2010 Spring steelhead

Five hard days - 9 fish landed out of 18 hookups. The percentages were good, but the number of hook ups were low. This was a result of very few fish in the section of river that I fished. I was told by several fishermen that the upper section of the river had lots of fish, but it also had lots of fishermen. I don't travel that far for combat fishing. I would much rather have the space and water to fish and only get a few hook ups than fight fishermen for that space. The largest fish I had on and landed was a hen about 30 inches. A drop back on her way to the lake to feed and rest after a hard journey up the river and working the spawning gravel to deposit her eggs.


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This was a drop back hen. She had already laid her eggs

and was on her way back to lake Michigan.                                                        My good friend Barry landed this beautifully colored, 30 inch, double red stripped, buck

                                                                                                                                  the same day that I landed my hen. Barry is an excellent fisherman and knows this section as well as and better than most guys that fish here. I am fortunate to have met him and to have him as a fishing partner. We were 5 for 7 the first day, I was 2 for 5 the second day, we were 5 for 6 the third day, I was 2 for 5 the fourth day and 1 for 1 on Friday.


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                    Nice view from the hill top                                               Lots of log jams to break off in                                            Late evening hen with some excellent silver colors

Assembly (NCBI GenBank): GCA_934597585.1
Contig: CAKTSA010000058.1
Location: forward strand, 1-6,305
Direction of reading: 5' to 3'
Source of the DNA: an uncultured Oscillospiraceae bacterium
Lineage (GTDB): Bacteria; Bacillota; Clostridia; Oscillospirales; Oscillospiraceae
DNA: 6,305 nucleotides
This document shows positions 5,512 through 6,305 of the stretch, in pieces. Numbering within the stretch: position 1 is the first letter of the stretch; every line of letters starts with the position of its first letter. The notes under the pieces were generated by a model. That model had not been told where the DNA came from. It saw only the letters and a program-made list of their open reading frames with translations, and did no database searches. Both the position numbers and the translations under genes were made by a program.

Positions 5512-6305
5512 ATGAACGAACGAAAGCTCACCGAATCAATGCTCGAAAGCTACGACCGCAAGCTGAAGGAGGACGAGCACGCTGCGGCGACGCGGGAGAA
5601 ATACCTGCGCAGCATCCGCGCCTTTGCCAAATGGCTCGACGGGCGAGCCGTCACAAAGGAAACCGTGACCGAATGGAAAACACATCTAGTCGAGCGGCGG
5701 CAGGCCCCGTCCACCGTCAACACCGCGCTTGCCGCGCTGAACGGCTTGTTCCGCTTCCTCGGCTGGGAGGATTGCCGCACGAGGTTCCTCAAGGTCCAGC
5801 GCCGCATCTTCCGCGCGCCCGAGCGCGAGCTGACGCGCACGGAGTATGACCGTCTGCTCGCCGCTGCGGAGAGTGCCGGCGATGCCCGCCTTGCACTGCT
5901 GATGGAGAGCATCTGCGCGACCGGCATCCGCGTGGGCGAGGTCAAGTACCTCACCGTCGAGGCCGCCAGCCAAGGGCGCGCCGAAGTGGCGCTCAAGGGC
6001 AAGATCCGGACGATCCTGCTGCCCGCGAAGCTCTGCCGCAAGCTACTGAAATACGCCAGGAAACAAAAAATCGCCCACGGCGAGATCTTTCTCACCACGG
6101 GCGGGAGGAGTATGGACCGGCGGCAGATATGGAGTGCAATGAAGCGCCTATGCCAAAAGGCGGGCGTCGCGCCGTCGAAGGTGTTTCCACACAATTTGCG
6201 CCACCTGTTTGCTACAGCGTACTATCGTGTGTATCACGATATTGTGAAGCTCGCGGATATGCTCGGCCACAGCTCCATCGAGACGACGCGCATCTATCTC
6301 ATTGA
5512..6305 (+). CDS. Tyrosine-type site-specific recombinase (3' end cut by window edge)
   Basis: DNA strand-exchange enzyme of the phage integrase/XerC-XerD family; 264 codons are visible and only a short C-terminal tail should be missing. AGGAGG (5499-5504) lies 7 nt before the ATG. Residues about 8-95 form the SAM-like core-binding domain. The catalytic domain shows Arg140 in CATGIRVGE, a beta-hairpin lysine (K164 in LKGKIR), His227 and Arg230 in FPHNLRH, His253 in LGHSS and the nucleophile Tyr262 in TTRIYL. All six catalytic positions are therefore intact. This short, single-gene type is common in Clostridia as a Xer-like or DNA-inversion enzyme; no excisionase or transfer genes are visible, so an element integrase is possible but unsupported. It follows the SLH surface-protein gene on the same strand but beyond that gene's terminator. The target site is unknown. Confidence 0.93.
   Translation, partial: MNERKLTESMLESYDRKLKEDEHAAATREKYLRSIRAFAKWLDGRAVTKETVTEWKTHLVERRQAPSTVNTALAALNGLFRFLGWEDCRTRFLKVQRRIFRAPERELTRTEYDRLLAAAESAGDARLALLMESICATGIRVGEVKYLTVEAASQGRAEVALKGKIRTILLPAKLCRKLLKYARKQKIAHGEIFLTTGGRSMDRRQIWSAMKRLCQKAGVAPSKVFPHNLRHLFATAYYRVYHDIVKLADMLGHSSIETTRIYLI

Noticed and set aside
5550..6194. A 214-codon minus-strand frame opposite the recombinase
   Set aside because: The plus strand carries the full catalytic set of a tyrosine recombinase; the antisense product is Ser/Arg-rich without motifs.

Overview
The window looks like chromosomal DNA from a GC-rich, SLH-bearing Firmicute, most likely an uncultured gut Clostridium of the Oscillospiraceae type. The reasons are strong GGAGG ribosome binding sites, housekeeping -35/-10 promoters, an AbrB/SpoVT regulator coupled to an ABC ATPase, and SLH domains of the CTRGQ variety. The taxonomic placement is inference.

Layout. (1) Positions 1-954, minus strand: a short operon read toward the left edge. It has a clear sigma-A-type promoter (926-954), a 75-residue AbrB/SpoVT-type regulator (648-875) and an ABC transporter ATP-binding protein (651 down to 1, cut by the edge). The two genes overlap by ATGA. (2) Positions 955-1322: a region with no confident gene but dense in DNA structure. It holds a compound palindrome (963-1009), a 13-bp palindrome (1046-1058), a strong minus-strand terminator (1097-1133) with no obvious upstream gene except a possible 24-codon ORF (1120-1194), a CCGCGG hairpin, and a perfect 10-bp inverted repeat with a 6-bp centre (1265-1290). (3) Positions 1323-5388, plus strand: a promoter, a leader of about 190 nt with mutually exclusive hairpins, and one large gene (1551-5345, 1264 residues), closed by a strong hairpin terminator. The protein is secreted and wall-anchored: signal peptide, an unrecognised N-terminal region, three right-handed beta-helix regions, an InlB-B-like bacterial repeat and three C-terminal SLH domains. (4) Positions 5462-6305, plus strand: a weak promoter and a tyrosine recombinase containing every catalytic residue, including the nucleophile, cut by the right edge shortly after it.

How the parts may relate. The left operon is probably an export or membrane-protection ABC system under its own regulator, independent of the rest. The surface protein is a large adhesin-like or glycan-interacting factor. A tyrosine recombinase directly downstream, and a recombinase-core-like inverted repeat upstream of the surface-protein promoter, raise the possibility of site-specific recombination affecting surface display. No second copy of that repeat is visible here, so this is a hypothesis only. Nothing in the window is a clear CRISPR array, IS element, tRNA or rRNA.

To give you an idea of the river we fish, it is about the same size as the upper Meramec River by Cardiac Hill. Average is about 75  feet wide. It is full of log jams and buckets. If you are wading you need to be very careful about stepping into one of these drop offs. You can go from knee deep to chin deep with one step. The log jams are mostly a result of the stream bank sliding into the river and carrying the trees with them. Great places for the steelhead to hold up and great places for them to break off.
The river is a beautiful stream with clear water most of the time. The River level does not change much. When it gets high it may go up 3 feet. When our streams get high they go up 10 feet plus. The river bottom, and the river banks are primarily sand. The key to finding steelhead is finding the gravel and the key to catching steelhead is fishing below the gravel. Unfortunately too many fishermen target the spawning fish and as a result disrupt the reproduction process. One of the methods used by fly fishermen is to swing weighted flies, attached to a leader with an ounce of lead, through the redd, resulting in foul hooked fish. That much weight isn't made for a fly rod and defeats the purpose of a fly rod... in my opinion it isn't fly fishing. They would be much better off using a spinning rod with that kind of weight. Swinging streamers in front of an aggressive male is a good way for fly fishermen to produce a hard strike. IN FRONT of the redd not through the redd should be the target for the streamer.

A beautiful River, but there are some heavily used fishermen paths that run up and down the stream that deter from the natural beauty. Unfortunately there are some fishermen that leave behind evidence of their visit. I always picked up what I could, at the end of the day, on my way to the truck.